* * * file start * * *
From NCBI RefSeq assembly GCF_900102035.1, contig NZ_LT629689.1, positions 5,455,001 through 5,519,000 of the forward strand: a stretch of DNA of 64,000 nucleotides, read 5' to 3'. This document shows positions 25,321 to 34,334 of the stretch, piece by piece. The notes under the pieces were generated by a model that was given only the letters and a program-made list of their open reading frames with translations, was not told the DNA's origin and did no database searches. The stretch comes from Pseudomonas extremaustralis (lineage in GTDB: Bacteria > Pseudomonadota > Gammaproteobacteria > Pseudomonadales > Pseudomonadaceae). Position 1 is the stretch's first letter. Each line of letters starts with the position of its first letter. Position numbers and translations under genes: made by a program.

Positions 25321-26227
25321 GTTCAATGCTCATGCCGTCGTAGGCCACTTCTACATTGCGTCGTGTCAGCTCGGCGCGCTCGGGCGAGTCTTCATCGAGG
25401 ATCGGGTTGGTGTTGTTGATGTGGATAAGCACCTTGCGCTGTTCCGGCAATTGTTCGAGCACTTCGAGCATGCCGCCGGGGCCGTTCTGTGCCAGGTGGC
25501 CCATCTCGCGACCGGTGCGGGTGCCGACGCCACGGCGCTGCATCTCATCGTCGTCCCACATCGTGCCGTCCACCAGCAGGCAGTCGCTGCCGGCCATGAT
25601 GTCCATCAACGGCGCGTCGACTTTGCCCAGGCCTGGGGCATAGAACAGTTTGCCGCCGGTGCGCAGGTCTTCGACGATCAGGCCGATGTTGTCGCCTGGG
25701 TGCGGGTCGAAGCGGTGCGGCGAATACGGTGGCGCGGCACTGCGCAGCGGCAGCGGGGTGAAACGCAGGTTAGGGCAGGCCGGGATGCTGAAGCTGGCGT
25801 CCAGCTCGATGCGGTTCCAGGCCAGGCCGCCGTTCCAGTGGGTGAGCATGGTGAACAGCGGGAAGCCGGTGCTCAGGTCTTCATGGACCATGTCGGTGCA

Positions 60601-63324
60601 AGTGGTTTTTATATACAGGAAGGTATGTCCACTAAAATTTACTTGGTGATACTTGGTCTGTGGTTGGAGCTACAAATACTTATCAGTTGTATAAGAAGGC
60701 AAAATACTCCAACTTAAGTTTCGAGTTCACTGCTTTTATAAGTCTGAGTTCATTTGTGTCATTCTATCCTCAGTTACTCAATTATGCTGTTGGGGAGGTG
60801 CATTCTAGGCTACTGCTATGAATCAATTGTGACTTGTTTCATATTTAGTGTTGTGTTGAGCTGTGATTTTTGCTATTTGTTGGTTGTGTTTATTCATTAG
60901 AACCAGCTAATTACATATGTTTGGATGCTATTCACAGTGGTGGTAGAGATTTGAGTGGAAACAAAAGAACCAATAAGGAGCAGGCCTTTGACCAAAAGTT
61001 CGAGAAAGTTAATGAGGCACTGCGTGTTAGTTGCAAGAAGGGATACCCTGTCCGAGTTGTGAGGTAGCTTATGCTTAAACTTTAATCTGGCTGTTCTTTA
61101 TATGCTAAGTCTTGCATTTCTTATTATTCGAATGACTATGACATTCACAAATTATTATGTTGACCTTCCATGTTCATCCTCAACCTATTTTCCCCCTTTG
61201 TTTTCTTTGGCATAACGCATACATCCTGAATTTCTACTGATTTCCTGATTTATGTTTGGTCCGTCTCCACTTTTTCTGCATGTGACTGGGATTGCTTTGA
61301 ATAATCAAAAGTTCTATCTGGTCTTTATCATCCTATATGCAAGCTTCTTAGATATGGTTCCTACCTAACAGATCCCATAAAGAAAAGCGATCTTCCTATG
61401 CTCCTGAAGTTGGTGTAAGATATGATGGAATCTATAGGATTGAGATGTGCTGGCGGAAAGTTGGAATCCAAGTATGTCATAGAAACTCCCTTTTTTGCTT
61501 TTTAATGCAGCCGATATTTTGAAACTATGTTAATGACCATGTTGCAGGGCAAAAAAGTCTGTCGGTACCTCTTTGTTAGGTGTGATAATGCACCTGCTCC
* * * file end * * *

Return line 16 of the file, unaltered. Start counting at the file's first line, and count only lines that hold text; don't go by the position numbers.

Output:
61201 TTTTCTTTGGCATAACGCATACATCCTGAATTTCTACTGATTTCCTGATTTATGTTTGGTCCGTCTCCACTTTTTCTGCATGTGACTGGGATTGCTTTGA